Be afraid. Be very afraid.
Phil Emery is drafting defense this week. The Bears general manager is drafting it early and often, and he’s not very good at it.
Emery said last week that he had six choices he feels worthy of taking with the 14thoverall pick Thursday. Yes. Well. That gives Emery multiple chances to be wrong, and he has been wrong a lot when drafting defense.
Emery took the blame for McClellin’s failure as a linebacker masquerading as a defensive lineman and Hardin’s complete bust coming off injury and being forced to move from cornerback to safety.
Problem is, there was significant blame to be had with blown first- and third-round picks, and besides, Emery took the blame two years after everybody already had hung it on him.
The only reason that Emery hasn’t had to redraft every position at which he has taken a stab is that he has signed free agents to fix his mistakes.
Emery has done a good job with defensive players in free agency, but the only thing he seems to know about drafting defense is that he can’t do it very well.
Emery has found zero -- count 'em, zero -- impact starters on defense in the draft, which is bad enough, but then there’s this:
The Bears have only 15 of their own picks on their roster, worst in the league and less than half of the number the Packers claim.
Sure, deposed GM Jerry Angelo gets some of that blame, but Emery, a scout at heart, was supposed to change that, and change it quickly. Waiting. Wait. Ing.
The Bears desperately need safeties and could use a cornerback. This year’s draft has depth at cornerback, but also a steep dropoff after the first two safeties, Louisville’s Calvin Pryor and Alabama’s Ha Ha Clinton-Dix.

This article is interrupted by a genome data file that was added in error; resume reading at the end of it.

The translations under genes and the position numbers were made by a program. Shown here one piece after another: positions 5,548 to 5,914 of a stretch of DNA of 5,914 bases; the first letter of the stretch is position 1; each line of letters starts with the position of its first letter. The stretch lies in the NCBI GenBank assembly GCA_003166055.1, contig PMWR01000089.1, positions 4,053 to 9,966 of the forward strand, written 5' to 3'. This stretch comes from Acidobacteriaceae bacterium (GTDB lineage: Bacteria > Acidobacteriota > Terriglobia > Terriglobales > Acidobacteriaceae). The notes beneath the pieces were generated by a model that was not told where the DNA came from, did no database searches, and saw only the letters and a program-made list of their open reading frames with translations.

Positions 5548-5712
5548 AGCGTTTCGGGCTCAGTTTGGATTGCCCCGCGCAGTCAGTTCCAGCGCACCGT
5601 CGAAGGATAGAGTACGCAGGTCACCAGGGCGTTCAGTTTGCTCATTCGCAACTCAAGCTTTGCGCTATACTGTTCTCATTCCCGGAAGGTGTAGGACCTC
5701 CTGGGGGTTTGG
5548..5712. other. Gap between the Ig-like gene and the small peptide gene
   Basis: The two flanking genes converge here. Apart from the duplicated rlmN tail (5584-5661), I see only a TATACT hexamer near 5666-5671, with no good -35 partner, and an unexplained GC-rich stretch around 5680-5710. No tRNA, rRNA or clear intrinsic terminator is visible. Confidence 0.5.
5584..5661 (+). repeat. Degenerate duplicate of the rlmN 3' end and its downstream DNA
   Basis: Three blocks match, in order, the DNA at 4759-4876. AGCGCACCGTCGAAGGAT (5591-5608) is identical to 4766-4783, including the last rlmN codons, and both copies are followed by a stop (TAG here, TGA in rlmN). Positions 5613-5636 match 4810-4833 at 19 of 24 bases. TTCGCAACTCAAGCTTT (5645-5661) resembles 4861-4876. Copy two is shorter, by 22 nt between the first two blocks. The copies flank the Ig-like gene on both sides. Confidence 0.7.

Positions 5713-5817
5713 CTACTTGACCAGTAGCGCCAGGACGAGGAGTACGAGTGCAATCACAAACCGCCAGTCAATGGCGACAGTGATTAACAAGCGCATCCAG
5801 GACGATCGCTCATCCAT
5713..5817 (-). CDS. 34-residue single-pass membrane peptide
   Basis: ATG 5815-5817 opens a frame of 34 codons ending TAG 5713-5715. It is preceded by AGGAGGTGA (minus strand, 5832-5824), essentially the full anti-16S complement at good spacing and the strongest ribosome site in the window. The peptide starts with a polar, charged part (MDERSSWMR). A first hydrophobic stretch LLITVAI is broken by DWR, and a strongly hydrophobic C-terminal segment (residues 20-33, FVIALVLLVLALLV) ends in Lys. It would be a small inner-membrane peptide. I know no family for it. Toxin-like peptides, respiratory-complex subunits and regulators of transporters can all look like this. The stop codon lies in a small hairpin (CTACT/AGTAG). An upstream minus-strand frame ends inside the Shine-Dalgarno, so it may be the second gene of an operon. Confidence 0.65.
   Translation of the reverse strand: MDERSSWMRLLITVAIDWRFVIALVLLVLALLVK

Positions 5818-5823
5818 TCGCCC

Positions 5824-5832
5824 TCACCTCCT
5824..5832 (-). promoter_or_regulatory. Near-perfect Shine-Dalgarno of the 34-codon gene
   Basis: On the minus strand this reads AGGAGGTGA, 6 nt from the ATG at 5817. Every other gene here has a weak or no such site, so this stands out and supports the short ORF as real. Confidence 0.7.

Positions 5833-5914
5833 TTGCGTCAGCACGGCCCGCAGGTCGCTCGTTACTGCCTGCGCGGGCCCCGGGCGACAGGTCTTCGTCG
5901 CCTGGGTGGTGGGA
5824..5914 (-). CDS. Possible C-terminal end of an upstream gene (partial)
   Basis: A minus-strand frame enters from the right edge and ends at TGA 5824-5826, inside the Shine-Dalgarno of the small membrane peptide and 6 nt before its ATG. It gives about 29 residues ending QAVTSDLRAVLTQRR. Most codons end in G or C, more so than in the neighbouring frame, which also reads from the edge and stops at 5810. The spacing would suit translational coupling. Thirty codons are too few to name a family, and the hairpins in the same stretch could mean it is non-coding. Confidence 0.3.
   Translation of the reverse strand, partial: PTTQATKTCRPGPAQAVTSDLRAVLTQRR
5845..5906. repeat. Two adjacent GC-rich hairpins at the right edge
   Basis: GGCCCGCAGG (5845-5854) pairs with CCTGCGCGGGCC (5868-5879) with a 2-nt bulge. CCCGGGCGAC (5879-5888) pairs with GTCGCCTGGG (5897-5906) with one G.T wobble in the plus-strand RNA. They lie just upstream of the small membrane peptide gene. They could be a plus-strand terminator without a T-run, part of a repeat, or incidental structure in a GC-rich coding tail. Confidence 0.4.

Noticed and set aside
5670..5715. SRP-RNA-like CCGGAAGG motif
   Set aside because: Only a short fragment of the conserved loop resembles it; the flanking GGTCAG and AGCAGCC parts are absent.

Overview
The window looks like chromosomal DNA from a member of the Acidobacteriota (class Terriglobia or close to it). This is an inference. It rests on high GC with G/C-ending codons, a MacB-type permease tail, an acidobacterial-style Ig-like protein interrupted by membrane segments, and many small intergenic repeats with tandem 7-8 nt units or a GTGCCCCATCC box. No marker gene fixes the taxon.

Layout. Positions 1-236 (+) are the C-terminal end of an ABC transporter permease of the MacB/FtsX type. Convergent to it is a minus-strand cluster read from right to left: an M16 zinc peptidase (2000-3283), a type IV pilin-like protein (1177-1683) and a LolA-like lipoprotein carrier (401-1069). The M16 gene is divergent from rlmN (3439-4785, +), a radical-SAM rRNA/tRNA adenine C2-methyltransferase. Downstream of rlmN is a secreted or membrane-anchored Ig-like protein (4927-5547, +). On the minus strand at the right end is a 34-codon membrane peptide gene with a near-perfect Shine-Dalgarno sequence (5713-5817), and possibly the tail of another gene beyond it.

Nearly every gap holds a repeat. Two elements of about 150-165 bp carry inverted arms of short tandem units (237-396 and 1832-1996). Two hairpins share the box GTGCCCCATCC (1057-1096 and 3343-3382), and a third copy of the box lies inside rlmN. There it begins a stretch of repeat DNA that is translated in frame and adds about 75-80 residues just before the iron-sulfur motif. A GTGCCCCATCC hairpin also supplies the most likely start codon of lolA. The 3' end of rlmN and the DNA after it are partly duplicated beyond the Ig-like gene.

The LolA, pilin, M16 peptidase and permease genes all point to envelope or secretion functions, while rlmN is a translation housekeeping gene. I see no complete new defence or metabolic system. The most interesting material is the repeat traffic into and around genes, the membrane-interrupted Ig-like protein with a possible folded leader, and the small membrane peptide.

Pryor is regarded as fast enough to make an impact all over the field and explosive in coverage. Clinton-Dix is similar to Pryor and is a violent tackler. They both share the enviable trait of not being named Chris Conte.
Drafting either Pryor or Clinton-Dix would be drafting a player at his best position. That’s the point.
Emery, however, talked about drafting a cornerback with the intention of moving him to safety. Did he not learn from McClellin and Hardin? How many times do you use a high pick on a surprise with a position change and some experimenting before you stop the silliness?
Drafting a player to play his best position is putting him in a position to succeed. That should be the GM’s goal. It’s not that complex, Phil.
Maybe this draft will be different. I hope so, but McClellin, Hardin, Bostic and Greene are compelling reasons to be afraid. Very afraid.